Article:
Saturday, April 25, 2015

When women say no ... troubles ahead for India's young males

A couple of years ago, when visiting with the folks, an extended family relative came by to spend some time with my parents.  As is often the case, the elders inquired about her daughter's marriage--whether there were any proposals in the works.

Her reply fascinated me.  Something I would not have imagined.  Her daughter was very particular that she did not want any "boy" who was outside India or had plans to work outside India for a long time.

Such a stand by a young woman, an IT professional herself, would have been next to impossible a few years ago.  For one, not wanting to live abroad for a long time,  For another, and more importantly, a young woman with an education and career holds the trump cards.  Unlike the old days when women were at the mercy of the prospective groom's and his parents' fancies, this young woman clearly laid out the rules for this matrimonial sequence.

I was reminded of that encounter when I read this in the Economist.  About the marriage squeeze in India (and in China as well.)  Forget the causes for now (those are discussed in the essay); one of the main causes I had recently discussed in this post.

The following chart should interest you:


The chart on the left is a projection of how many men will be around waiting to get married; more men than women.

How much more?
Mr Guilmoto calculates that, in China, for every 100 single women expected to marry in 2050-54 there could be as many as 186 single men (see chart); in India in 2060-64 the peak could be higher: 191 men for each 100 women. This assumes the sex ratio at birth does not change. But even if the ratio were to return to normal in 2020 (which is unlikely), the marriage squeeze would still be severe, peaking at 160 in China in 2030, and at 164 in India 20 years later.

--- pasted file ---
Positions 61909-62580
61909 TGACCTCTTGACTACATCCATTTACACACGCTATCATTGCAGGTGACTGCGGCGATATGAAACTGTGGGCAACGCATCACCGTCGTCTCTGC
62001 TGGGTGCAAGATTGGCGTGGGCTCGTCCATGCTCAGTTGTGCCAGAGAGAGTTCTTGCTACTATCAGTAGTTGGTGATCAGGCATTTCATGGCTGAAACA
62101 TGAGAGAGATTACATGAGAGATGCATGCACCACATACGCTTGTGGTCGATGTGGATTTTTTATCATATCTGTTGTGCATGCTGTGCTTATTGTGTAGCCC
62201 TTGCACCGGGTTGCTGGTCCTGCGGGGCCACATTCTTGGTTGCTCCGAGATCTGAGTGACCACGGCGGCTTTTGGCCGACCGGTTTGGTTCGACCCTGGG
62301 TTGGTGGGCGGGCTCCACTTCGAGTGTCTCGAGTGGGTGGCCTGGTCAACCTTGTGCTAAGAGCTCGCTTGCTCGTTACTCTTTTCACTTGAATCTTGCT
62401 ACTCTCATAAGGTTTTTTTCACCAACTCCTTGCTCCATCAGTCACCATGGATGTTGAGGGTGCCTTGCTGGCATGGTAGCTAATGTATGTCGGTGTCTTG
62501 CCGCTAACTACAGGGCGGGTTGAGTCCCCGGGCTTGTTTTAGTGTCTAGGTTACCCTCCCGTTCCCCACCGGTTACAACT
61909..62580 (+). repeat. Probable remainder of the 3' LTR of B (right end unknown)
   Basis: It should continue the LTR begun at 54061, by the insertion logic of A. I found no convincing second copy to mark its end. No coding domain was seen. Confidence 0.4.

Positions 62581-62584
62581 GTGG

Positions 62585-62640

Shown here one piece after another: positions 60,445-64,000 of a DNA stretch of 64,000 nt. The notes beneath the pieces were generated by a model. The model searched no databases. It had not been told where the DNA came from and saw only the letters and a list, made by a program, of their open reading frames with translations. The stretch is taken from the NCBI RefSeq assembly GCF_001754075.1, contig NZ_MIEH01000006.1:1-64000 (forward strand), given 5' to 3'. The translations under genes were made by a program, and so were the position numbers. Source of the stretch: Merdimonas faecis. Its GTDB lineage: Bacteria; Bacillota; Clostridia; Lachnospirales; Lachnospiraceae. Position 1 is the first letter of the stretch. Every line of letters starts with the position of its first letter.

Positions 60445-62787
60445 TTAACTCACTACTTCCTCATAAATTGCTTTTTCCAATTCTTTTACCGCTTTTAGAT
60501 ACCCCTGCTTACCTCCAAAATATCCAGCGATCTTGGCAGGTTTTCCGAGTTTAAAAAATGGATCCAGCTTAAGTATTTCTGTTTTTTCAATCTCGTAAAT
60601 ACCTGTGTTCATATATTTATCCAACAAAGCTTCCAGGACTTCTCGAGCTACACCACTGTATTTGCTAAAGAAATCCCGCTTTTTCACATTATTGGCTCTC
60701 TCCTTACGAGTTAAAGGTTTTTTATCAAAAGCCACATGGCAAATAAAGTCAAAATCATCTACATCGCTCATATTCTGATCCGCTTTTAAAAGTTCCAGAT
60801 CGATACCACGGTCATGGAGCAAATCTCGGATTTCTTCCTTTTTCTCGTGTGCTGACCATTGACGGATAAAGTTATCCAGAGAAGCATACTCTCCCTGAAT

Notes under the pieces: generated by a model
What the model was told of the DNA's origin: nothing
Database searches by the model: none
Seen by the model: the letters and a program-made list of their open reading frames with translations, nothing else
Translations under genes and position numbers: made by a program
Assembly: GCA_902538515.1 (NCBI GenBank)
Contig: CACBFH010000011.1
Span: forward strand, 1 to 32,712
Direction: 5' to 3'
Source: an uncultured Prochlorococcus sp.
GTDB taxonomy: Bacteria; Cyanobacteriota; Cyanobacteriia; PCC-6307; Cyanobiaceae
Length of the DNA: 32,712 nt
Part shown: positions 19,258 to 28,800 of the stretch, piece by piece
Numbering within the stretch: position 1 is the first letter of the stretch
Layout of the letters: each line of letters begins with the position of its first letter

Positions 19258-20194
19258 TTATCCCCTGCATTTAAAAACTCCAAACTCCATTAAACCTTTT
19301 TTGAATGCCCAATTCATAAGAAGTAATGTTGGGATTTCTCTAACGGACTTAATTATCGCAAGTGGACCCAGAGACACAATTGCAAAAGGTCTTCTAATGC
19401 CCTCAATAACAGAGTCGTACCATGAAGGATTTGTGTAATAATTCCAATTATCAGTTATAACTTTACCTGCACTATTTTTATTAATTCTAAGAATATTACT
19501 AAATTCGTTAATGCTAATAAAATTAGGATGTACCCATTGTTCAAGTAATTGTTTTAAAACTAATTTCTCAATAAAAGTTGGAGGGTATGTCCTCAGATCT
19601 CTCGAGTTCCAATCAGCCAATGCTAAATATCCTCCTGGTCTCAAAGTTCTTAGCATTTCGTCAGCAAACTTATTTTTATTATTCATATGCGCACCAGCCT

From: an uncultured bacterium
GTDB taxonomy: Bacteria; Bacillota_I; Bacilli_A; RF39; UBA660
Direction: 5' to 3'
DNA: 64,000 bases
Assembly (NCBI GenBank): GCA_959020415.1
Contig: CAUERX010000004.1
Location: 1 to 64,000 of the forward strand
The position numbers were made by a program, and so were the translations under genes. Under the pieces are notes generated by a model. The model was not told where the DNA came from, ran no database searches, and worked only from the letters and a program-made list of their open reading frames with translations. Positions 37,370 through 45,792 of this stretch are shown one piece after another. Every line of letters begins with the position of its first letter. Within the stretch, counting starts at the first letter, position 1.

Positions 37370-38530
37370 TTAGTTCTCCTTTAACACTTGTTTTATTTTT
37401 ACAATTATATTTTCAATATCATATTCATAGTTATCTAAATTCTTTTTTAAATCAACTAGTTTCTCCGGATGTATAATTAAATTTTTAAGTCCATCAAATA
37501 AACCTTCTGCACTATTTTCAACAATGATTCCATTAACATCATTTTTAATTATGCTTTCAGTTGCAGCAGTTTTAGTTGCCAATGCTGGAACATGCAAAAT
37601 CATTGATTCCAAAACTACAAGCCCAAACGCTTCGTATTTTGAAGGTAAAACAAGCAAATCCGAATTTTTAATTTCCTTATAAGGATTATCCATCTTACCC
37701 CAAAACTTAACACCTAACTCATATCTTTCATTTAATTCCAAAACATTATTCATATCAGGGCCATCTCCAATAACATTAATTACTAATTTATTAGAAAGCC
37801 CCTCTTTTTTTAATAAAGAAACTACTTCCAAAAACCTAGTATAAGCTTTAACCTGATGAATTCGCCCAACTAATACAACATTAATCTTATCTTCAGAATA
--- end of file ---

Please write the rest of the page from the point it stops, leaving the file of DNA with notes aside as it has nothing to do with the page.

A marriage squeeze of this intensity would be unknown in China and India and extraordinarily rare anywhere in history.
Quite a few bachelors not because it would be their choice to remain unmarried.

The effects will not be felt uniformly across the economic levels, however:
In India and China, women tend to “marry up”—illiterate women marry men with primary education; primary-school women marry men with secondary education; and so on. As a result, men at the bottom of the pyramid, and women at the apex, find it especially hard to find spouses. So the marriage squeeze does not affect everyone equally. It disproportionately hits illiterate men and does not do much to help graduate women
Which also means that the young woman from two years ago, given that she is yet to marry, now inches closer to a risk that she could become too highly qualified and too old for the traditional marriage process, especially because marriages are not arranged when the male is younger than the female.

Interesting complications, yes.


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